Firewall Filters

In order to protect the switch and the network, packet filters can be deployed to allow only certain traffic into the switch’s control plane (routing engine, or RE) or to transmit the switch out of a Packet Forwarding Engine (PFE) interface. These filters have different names on each switch OS, but they operate in the same stateless manner. On a Cisco device these filters are called access lists, and on a Juniper switch they are called firewall filters. These filters look very similar to the policy we discussed in the previous section; however, firewall filters operate on the actual data forwarding plane. Table 8-1 gives a comparison of the two features.

Table 8-1. Firewall filters versus routing policies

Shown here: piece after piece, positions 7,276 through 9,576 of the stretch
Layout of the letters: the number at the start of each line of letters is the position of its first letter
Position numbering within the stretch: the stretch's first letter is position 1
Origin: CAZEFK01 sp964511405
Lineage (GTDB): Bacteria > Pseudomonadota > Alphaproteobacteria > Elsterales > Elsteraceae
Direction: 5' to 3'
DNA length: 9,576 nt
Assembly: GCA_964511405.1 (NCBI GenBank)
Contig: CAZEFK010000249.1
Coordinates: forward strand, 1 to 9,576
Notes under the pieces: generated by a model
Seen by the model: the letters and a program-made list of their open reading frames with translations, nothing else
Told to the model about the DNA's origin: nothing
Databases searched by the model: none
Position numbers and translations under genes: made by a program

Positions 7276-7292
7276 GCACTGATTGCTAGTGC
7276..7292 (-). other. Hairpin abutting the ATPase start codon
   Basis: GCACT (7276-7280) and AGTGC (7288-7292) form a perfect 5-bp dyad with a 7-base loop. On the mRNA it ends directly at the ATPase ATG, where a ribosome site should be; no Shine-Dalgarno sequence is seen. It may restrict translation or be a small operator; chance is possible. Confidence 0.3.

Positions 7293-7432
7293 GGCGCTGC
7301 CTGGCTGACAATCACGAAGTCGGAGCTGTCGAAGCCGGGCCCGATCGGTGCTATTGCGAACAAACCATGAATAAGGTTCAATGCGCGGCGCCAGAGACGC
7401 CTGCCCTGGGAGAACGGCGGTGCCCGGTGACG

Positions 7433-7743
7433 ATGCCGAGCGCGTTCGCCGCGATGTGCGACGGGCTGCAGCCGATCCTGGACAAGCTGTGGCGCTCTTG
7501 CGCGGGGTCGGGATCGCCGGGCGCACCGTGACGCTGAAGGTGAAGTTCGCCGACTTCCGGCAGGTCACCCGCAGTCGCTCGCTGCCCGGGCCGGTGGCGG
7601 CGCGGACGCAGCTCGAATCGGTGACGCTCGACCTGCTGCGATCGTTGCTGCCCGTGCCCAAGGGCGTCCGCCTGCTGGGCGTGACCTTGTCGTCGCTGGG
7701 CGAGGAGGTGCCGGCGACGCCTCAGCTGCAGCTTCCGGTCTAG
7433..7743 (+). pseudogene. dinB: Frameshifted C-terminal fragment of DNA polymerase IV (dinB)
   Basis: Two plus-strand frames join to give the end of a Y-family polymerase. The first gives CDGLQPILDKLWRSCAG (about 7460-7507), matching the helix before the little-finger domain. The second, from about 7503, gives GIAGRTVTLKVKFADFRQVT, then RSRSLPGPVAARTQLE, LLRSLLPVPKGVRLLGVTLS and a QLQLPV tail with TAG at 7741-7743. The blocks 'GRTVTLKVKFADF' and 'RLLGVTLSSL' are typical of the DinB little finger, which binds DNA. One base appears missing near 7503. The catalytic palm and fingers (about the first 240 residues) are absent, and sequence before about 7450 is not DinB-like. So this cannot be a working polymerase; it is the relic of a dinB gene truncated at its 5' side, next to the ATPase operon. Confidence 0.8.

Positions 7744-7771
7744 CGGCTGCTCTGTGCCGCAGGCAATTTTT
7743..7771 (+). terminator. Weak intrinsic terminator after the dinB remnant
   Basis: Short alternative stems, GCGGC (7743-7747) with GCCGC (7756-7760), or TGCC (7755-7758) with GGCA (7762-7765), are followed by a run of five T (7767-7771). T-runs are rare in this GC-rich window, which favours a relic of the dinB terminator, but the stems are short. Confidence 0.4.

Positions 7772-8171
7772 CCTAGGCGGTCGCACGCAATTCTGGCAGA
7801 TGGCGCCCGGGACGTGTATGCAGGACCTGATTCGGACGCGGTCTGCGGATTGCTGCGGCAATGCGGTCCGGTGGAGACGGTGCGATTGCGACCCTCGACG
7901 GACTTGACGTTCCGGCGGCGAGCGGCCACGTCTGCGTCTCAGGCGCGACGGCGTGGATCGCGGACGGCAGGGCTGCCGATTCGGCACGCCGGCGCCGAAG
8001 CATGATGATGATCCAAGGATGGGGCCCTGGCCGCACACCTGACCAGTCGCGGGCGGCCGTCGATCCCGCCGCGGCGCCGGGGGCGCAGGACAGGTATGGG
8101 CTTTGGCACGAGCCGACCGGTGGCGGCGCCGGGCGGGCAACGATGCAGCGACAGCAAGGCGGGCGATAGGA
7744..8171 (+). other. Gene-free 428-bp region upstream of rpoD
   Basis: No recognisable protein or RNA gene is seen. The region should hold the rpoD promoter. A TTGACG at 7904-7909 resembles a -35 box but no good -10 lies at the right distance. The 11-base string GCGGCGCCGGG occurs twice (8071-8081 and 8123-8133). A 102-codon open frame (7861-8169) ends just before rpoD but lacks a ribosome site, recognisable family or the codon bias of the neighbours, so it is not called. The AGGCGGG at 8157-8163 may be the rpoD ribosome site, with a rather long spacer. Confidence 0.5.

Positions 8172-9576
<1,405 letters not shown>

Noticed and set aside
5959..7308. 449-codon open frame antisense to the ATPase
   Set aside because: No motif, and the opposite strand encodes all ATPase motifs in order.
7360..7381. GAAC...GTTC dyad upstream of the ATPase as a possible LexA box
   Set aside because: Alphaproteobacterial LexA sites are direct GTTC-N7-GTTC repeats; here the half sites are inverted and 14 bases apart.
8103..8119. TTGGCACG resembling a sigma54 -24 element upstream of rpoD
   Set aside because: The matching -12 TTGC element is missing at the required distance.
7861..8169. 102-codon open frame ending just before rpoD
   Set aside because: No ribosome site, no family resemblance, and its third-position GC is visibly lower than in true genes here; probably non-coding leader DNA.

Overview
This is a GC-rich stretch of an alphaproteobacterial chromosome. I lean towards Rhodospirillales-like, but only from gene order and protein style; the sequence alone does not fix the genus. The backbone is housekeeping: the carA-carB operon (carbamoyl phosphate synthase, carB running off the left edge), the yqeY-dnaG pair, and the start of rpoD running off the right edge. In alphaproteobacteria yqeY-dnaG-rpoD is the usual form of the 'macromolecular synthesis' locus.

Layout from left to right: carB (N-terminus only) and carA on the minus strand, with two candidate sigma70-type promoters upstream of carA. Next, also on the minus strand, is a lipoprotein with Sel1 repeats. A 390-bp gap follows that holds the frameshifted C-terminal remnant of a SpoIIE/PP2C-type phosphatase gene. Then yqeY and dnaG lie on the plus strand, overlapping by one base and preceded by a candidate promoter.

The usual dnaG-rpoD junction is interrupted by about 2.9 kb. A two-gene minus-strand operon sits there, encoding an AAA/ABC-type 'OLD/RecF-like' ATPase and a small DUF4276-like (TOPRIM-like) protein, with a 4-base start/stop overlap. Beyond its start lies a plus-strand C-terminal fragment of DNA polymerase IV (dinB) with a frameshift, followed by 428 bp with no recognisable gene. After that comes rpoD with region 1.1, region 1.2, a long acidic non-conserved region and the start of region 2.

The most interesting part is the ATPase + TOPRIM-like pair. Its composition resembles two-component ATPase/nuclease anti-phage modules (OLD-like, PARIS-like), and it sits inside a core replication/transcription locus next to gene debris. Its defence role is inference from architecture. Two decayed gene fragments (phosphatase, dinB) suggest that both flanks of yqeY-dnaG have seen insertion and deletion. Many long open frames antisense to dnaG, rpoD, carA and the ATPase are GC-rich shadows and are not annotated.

Feature

Firewall filter

Routing policy

Operates in…

Forwarding plane

Control plane

Match keyword

from

from

Action keyword

then

then

Match attributes

Packet fields

Route attributes

Default action

Discard

Depends on default policy

Applied to…

Interfaces

Routing protocols/tables

Named terms required

Yes

No

Chains allowed

Yes

Yes

Absence of from

Match all

Match all

Firewall filter syntax takes a human-friendly, intuitive form:

firewall {
    family inet {
        filter filter-1 {
            term term-1 {
                from {
                    protocol tcp;
                    destination-port telnet;
                }
                then {
                    accept;
                }
            }
        }
    }
}

This filter matches on Telnet traffic and accepts the packets. As you can see, the syntax is very similar to a routing policy with the match conditions in the from term and the actions specified in a then term.

In the EX Series switches, firewall ...

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